Paulina Bozek talks about her new social game studio

Start-Up Spotlight: INENSU

Establishing a multimillion dollar PlayStation franchise hasn’t been enough for game director Paulina Bozek.

The BAFTA award-winning director responsible for SingStar is continuing her drive to reach new audiences through games.

She left Atari last spring to found INENSU. This independent London outfit is working on social game projects, involving fashion and music, for the web and mobile platforms.

Bozek tells us where INENSU’s song began.

How did you start your company?
I’ve worked in the games industry for 10 years, first at Ubisoft in Montreal, and then at Sony and Atari in London. My focus has always been on making social games for mainstream audiences and increasingly with an emphasis on online services and community. The recent rise of web/social networks and smartphones as new entertainment platforms has created a landscape that is attractive to starting new companies. Audiences have also totally embraced these new platforms.

So I left a big company and decided to do a start-up because it felt like the right moment to go for it.

I started INENSU around May 2010 and the first step was to build a team. My co-founder Dion Paragas came on board in the fall and we’ve been steadily building a talented small team and are now fully in production with two projects.

How many people work at your company?
There are five of us in the office everyday – three developers, designer and myself. We also work very closely with two contributors who work remotely – our art director Alex Townsend is based in New Zealand now and we also work with a brilliant ideas/design contributor Sami Lill, based in Sweden.

What’s your company culture like?
We are small and focused as an internal team. We like to innovate and be on the cutting edge of new internet technologies, but our philosophy is to develop fast and create widely popular, not niche things. We also have a big appreciation of our target audience and a user-centred design.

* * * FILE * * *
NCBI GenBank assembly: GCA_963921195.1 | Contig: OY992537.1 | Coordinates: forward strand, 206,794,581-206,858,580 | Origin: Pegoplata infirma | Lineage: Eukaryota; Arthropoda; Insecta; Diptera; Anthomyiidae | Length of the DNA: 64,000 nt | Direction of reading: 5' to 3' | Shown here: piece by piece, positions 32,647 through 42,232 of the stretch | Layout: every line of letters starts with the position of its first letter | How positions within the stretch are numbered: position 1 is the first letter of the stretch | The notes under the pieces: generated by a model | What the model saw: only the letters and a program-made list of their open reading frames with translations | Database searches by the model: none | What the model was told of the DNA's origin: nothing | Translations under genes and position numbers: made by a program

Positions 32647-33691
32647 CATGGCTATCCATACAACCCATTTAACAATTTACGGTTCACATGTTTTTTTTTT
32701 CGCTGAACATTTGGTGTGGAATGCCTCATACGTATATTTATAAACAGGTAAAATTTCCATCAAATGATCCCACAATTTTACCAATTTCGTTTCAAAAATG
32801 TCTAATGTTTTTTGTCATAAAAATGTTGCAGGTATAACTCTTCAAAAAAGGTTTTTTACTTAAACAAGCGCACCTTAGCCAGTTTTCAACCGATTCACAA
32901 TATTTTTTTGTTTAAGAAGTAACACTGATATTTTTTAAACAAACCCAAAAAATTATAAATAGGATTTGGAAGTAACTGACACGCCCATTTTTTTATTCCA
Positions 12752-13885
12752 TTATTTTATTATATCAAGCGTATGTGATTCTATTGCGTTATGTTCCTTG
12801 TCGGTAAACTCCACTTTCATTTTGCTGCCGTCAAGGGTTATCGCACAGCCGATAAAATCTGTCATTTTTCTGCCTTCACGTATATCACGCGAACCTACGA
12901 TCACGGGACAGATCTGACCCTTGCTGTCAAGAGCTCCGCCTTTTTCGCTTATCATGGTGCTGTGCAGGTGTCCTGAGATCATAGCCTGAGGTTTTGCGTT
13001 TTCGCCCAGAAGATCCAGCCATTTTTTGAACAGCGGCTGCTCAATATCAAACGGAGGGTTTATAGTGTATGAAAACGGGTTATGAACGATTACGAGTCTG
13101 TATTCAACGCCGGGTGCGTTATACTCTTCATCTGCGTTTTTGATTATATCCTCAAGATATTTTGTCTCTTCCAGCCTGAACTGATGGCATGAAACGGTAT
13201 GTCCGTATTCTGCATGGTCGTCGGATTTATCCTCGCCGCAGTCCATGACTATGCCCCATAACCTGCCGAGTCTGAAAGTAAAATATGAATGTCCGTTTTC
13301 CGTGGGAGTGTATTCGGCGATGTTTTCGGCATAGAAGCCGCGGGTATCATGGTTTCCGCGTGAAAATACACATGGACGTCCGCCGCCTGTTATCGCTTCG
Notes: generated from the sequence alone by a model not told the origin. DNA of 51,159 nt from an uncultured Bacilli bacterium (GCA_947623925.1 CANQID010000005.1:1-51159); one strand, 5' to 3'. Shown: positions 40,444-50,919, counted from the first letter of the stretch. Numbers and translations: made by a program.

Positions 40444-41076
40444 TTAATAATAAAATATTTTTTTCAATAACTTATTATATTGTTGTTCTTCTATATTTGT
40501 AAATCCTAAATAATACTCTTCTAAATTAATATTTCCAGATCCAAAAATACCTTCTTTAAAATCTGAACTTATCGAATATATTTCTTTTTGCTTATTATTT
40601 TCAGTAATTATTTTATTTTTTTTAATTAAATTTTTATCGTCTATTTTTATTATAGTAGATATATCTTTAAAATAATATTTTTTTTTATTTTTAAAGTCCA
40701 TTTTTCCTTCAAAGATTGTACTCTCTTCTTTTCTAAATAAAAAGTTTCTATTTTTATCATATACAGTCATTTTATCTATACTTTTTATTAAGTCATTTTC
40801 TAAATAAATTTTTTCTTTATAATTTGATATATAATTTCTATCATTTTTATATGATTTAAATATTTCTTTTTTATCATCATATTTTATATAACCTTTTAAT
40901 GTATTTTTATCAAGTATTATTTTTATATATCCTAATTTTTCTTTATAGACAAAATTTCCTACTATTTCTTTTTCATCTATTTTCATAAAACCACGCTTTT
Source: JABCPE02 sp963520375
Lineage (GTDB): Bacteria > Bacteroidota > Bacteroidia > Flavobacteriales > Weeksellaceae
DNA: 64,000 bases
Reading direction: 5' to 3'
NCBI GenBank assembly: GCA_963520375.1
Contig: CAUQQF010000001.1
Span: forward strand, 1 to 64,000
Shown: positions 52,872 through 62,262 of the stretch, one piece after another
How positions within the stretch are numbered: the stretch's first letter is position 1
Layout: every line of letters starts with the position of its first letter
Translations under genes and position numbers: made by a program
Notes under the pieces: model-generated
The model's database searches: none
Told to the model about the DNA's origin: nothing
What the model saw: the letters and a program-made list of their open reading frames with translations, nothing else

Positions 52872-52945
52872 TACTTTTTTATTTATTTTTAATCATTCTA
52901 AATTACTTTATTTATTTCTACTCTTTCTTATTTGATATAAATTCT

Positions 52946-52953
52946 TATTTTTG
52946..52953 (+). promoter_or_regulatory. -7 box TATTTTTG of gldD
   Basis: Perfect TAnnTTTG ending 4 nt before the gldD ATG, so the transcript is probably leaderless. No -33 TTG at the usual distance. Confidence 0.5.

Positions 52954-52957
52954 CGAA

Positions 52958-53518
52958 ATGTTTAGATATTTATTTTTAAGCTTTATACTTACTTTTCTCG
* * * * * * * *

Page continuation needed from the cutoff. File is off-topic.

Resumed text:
We also like to collaborate with various people outside our company. We tend to work in non-traditional game areas such as music and fashion, so often our collaborators come from many different places. We are very open to new ways of working and new links.

Tell us a little-known fact or anecdote about your company.
People often think INENSU is some kind of foreign word. I’ve been asked if it means ‘success’ in Japanese or maybe it’s some kind of martial art. But it stands for International Entertainment Super Company. I picked it up in the paper last year when Simon Cowell was announcing a new partnership with retail mogul Phillip Green and the reporters said it would be like “an International Entertainment Super Company that would rival the likes of Disney.” So we picked that as our name, kind of on a whim. Think big, but don’t take yourself too seriously.

What could you, and/or your team members, not do without on a daily basis?
The obvious things, like internet. Half of us are coffee drinkers and half of us are into Diet Coke, so perhaps caffeine.

Why did you decide to enter the casual gaming market?
The emergence of social networks and smartphones as big mass market entertainment platforms and the fact that everybody plays some kind of game these days, whether that is Words with Friends on your iPhone or a geo-location game in the real world, SingStar at a party or a pet game on Facebook.

What are you working on right now, and what stage is the project at?
We are working on Closet Swap in collaboration with Channel 4. This is a fashion community site and iPhone/Android app for teens. It’s all about championing personal style over disposable high street fashion. It’s very social, community-based with a light game element.

We’re also working on a new music fan platform which will connect fans to music stars in a game environment and is nearly ready for a 1.0 launch.

What are your aspirations for the company?
To launch and grow big, popular new games and interactive entertainment services. To be well known and loved by our audiences.

Who do you admire in the games industry and/or beyond?
I admire companies which have created new categories and individuals who are passionate about making amazing products, like ngmoco, Spotify, Apple and many more.

Is there anything else you’d like to tell us about your company?
We are currently hiring and we’d love to hear from developers (experienced as well as new starters),

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